The Last Supper Essay
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The Last Supper
The Last Supper was a very powerful Biblical event, in which Jesus and his disciples
gathered for one final dinner together. According to the Bible, important events took place
during the Last Supper, including an announcement by Jesus that one of his disciples
would betray him and the first communion. To artists in the fifteenth and sixteenth
centuries, it was necessary to give proper deference to such notable occurrences. Both
Leonardo da Vinci and Jacopo Robusti, known as Tintoretto, took upon the challenge of
recreating the Last Supper. While Last Supper by da Vinci and Last Supper by Tintoretto
are very similar in subject matter, they differ in composition, symbolism, and the choice of…show more content…
Da Vinci has
arranged the disciples into groups of three and tied all the groups together through their
hand motions giving this piece a symmetrically aesthetic feeling. Your eye is taken on a
journey through the oval-shaped composition of the piece, but it is clear that Jesus serves
as the vital magnet. The Last Supper by Tintoretto is a beautiful Mannerist-style painting
in which the painter creates a revolutionary type of composition. The piece’s surface plane
now shoots in a diagonal motion and Jesus is noticeable only because of the light around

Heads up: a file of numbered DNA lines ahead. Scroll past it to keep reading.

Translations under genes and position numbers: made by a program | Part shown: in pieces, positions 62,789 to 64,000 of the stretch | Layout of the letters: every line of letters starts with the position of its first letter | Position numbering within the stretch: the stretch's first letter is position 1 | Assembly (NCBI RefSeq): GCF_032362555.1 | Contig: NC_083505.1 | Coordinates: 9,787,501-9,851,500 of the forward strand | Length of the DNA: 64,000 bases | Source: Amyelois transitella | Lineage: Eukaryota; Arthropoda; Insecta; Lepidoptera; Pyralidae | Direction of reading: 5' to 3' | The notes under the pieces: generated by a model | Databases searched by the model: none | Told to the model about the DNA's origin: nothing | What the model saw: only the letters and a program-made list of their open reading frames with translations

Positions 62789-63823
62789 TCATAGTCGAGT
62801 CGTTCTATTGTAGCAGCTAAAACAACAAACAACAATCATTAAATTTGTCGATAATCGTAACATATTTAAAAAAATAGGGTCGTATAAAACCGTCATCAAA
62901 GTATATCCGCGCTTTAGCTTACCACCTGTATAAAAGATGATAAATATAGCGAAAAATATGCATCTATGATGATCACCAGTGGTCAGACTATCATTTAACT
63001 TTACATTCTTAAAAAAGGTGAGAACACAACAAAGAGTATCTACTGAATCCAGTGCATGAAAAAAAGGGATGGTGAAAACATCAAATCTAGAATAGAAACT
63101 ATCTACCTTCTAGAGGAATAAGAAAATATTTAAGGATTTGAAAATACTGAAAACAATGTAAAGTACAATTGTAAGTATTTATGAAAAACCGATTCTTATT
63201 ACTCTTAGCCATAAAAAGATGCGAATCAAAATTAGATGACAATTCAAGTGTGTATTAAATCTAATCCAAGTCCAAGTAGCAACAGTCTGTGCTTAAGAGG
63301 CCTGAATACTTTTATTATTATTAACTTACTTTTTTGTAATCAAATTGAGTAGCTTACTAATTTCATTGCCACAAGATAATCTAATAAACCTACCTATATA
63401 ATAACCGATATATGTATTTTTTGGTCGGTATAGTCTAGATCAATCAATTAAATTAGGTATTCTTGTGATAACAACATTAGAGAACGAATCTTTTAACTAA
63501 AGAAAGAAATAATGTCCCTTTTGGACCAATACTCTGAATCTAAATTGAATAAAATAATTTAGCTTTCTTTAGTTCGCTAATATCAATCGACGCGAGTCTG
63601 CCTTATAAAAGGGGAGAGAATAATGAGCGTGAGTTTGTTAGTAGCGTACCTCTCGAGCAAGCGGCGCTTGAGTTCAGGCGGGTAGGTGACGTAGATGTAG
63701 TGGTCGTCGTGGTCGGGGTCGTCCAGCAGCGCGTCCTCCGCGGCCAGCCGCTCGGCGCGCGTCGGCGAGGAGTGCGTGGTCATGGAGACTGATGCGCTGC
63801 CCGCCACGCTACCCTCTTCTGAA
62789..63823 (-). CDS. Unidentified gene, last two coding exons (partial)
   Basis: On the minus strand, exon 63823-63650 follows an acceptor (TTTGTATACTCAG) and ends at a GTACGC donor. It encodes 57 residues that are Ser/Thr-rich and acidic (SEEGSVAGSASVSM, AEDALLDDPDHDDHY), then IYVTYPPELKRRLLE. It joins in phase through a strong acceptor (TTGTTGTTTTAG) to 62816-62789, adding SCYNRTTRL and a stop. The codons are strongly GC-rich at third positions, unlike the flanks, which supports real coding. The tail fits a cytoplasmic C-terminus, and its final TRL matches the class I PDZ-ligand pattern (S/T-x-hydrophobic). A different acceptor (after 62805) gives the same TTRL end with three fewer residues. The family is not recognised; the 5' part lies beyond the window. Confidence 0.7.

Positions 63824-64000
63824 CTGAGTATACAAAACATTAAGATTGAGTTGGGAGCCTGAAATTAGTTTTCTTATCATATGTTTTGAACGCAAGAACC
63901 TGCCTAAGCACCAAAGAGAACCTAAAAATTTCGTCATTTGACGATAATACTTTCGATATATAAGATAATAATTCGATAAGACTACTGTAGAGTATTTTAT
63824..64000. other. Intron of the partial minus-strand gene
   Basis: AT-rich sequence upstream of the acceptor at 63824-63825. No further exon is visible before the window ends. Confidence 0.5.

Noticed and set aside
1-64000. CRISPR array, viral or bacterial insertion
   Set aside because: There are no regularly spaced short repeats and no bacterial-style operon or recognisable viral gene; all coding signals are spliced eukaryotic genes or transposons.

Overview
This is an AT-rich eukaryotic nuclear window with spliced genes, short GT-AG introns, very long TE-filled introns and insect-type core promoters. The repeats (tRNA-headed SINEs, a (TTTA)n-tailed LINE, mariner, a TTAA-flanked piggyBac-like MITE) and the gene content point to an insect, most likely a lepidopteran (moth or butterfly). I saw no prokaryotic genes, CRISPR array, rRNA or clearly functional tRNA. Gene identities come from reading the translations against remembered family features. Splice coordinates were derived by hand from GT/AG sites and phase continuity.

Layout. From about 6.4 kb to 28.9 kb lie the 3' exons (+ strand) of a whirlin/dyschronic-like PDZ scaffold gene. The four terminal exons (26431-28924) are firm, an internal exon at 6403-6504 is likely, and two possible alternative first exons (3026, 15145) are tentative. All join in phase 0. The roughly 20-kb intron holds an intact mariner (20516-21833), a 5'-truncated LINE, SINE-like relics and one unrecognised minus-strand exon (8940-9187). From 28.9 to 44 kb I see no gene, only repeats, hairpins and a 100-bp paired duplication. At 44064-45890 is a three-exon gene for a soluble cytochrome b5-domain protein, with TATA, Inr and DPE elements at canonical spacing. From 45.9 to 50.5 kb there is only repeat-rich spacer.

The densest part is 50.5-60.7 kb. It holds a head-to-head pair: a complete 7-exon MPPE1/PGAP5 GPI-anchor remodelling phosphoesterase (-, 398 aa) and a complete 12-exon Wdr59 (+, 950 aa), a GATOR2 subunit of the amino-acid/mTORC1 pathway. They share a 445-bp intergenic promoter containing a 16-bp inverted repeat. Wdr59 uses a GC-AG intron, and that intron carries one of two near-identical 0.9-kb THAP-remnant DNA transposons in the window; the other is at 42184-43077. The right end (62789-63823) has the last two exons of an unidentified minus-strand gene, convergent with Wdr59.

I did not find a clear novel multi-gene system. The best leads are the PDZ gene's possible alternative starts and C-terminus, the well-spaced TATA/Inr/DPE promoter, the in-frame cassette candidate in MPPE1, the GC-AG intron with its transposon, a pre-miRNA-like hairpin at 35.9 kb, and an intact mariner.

his head. There is a feeling of unsure commotion throughout the figures as they lean into
uncomfortable positions, such as the maid in the foreground. The figures also seem to
blossom in light through a darkness of the background. The two brightest areas, Jesus and
the light fixture, fight for the viewer's attention and create a sense of uncertainty,
perfecting what the Mannerist’s set out to accomplish.
The use of symbolism in both Da Vinci’s and Tintoretto’s Last Supper is important
to the interpretation of each piece. Da Vinci is the first known artist to place Judas, the
disciple who betrays Jesus, on the same side of the table as Christ. This subtly symbolizes
the trust that Jesus shared with his followers, and it is more realistic. By placing Christ in
the center, as the focal
Leonardo da Vinci, Last Supper, 1495-1498, oil/tempera on plaster
Leonardo da Vinci’s Last Supper is a Renaissance masterpiece, though it is one which has struggled to survive intact over the centuries. It was commissioned by Duke Ludovico Sforza for the refectory of the monastery of Santa Maria delle Grazie in Milan, and in order to paint it Leonardo used an oil/tempera mix and applied it to a dry wall. He did this because he wanted to capture the look of an oil painting, but even within his lifetime it began to wear off. Further destruction was caused in the seventeenth century, when a door was cut into the bottom (obviously Leonardo’s work was not esteemed at that time like it is today).
In painting the Last Supper, Leonardo created the effect that the room in which Christ and the apostles are seen was an extension of the refectory. This is quite appropriate, since the Last Supper takes up the basic theme (eating) of the purpose of the refectory. The extension of space that we see here is similar to what we saw with Masaccio’s Holy Trinity fresco, painted in the church of Santa Maria Novella in Florence. Leonardo is thus using some of the same pictorial devices used by his painter-predecessors earlier in the century.